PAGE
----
By this time of year “Let it Snow” has been removed from my playlist and replaced with “Beach in my Backyard”. I have to remind myself to be thankful for the benefits snow brings with the weather man forecasts another three inches.
Recently, I was asked to house and dog sit. Since I currently don’t have to worry about landscaping I was not accustomed to having to worry about snow removal. After a long day, I was slightly salty thinking of the owners scuba diving off the sunny shores of Belize while I was about to have a face-off with snow on their driveway.
Keeping with a positive attitude I reminded myself that snow removal can be enjoyable when done properly. To prevent injury, I began my snowy crusade by taking five to ten minutes to sip on tea and warm up my body through movement and light stretching.
Taking a moment to acknowledge opportunities to increase safety
helped me remove hazards and worry from my activity. I layered up and slide my silenced phone into a snow-safe pocket. Next, I headed to the wall of delicately hung landscaping equipment. When reaching for the handle I couldn’t help but giggle, thinking of the similarities between the angular shovel and the Ergon chair. With the blade on ground, the shovel’s adjustable handle length and curved shaft directed a slight bend of my knees and gentle arch of my back. By allowing my movements to be kinetically efficient and less taxing, removing pockets of heavier snow became easier. In areas where the snow is dense its weight is a shout out to be mindful of lifting mechanics, only lifting appropriately sized loads and avoiding excessive bending and twisting of the torso. I was fortunate that the snow was light and fluffy but if the snow had been wet and heavy a snow blower would have been a more viable option.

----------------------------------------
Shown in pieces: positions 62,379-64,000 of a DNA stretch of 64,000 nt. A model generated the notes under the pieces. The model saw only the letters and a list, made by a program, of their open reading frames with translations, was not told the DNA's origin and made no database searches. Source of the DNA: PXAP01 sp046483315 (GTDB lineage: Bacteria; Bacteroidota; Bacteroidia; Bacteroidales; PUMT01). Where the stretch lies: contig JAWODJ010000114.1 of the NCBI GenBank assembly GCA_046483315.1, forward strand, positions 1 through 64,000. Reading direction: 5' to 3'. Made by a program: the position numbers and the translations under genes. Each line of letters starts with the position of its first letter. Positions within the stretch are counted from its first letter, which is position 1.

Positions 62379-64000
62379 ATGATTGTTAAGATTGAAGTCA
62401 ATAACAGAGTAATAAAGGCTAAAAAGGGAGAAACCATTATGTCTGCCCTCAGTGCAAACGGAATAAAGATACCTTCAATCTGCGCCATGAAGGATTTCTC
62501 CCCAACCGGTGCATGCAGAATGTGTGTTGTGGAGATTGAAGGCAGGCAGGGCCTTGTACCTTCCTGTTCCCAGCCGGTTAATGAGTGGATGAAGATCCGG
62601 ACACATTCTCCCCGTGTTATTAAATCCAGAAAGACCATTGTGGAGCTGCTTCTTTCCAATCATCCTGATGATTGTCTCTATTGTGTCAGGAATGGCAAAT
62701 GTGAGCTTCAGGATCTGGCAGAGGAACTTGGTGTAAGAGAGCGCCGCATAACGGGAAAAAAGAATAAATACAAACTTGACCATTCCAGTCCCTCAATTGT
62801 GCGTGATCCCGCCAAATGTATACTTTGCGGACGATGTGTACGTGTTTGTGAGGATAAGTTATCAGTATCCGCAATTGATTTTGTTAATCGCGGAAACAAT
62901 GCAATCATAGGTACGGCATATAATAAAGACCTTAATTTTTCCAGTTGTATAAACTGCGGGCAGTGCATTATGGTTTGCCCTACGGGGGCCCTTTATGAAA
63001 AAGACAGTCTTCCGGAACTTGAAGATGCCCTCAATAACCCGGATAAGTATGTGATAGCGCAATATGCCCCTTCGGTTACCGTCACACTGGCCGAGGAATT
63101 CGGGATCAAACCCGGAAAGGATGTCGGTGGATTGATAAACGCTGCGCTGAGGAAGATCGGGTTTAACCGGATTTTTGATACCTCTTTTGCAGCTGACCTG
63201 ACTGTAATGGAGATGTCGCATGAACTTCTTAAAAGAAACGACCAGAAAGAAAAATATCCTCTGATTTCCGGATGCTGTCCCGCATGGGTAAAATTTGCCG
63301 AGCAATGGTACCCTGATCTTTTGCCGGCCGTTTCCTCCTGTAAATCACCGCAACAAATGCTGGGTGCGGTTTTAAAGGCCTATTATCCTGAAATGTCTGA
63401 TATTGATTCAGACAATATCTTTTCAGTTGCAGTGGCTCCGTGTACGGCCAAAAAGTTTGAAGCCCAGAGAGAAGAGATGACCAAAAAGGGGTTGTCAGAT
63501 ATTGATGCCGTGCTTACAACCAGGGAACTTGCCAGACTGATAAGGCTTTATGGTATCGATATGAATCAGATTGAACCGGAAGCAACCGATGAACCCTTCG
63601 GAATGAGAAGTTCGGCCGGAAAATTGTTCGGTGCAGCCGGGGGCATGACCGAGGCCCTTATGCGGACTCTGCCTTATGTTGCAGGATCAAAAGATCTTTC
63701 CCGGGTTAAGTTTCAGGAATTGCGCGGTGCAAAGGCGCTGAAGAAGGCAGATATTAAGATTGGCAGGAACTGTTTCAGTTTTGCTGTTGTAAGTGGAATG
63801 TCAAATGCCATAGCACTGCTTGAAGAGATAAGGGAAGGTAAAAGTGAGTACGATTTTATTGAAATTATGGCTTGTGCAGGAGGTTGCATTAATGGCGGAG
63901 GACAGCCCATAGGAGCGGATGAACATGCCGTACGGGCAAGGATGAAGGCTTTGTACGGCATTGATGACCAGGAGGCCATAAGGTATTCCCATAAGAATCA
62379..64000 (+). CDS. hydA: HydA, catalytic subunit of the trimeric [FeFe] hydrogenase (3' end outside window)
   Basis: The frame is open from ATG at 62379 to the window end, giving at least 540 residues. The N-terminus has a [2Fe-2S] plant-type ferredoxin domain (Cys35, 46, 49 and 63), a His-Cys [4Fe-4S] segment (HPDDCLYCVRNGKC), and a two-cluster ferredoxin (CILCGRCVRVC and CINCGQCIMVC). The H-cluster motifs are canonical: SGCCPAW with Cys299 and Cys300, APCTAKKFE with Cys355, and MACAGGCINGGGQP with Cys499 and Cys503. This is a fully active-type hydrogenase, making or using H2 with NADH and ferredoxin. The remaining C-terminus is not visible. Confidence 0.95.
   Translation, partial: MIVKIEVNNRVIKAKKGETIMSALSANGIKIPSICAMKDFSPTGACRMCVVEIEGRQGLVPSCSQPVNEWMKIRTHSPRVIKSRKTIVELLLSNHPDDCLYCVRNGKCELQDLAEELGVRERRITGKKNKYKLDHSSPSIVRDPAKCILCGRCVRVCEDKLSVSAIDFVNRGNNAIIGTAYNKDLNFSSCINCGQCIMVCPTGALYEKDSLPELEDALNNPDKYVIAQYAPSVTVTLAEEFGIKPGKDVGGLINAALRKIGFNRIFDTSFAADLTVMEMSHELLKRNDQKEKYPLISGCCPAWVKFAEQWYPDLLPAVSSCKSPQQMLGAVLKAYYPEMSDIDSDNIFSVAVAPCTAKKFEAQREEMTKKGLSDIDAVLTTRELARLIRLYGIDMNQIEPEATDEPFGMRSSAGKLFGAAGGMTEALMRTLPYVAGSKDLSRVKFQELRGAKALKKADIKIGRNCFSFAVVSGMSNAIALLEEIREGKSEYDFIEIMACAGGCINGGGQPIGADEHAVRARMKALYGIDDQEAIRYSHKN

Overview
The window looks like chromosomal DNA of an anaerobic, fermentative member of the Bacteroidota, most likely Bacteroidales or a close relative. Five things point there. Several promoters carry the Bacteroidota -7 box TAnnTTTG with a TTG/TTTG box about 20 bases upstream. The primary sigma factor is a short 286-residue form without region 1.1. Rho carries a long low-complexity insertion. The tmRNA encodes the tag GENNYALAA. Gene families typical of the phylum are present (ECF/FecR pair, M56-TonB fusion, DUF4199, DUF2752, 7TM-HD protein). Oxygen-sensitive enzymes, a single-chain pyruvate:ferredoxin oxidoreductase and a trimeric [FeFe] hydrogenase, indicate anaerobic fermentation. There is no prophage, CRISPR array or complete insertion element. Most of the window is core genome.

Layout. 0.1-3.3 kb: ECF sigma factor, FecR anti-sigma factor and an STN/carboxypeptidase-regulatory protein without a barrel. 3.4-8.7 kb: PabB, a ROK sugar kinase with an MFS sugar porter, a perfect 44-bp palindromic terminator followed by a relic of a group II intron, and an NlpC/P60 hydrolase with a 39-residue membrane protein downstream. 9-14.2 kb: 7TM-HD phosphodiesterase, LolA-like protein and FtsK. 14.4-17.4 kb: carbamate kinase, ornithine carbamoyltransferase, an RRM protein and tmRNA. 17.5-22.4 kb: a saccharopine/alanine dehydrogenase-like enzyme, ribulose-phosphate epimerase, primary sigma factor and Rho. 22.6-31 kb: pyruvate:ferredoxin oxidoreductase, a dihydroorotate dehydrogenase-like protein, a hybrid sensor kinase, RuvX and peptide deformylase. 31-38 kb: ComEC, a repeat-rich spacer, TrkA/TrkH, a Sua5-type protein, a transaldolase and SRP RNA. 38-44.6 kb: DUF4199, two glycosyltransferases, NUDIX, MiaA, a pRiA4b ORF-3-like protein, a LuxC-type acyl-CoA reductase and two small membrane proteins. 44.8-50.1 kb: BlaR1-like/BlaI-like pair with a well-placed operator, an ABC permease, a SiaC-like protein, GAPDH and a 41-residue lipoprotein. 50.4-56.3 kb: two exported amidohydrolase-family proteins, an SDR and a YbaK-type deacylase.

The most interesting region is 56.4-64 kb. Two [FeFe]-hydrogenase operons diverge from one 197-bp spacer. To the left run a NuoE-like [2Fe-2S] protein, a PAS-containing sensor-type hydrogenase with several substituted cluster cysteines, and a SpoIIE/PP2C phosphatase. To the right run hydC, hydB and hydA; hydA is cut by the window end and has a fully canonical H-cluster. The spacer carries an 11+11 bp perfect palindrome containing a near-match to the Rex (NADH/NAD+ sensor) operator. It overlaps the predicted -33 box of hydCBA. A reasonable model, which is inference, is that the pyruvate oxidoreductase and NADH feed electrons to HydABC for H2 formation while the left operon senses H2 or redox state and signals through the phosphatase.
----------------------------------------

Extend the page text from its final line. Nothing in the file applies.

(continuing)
The twenty minutes it took to remove the snow was precious. I was able to be present in the space, almost meditative. This allowed a snowy crusade to become a brisk beachfront, where tea replaced margaritas. Now I’m actually appreciative of the weather man when he forecasts snow.